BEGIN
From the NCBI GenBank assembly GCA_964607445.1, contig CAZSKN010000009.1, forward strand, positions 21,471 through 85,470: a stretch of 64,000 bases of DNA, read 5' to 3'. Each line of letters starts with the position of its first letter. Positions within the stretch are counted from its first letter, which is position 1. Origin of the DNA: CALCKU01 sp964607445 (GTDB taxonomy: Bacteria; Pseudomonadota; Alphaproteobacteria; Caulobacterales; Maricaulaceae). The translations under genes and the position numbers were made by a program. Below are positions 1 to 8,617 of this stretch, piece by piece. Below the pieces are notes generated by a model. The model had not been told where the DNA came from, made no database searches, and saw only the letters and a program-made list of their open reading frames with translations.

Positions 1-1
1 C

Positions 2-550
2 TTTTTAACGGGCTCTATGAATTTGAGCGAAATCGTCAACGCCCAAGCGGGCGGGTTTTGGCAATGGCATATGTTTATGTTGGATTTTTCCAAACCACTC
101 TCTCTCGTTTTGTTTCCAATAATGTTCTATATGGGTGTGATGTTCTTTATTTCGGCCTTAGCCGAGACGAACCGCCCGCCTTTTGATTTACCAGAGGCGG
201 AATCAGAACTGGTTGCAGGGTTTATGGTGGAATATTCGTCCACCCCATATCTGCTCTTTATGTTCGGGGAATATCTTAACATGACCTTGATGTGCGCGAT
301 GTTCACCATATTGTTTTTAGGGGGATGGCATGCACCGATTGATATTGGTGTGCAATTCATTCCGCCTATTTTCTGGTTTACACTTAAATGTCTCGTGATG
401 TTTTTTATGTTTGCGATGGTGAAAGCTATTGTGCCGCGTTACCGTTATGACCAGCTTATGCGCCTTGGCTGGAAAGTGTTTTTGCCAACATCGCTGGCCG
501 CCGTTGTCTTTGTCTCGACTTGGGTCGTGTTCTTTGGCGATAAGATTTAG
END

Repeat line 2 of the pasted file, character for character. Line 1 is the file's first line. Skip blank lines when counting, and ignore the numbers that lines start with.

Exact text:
Positions 1-1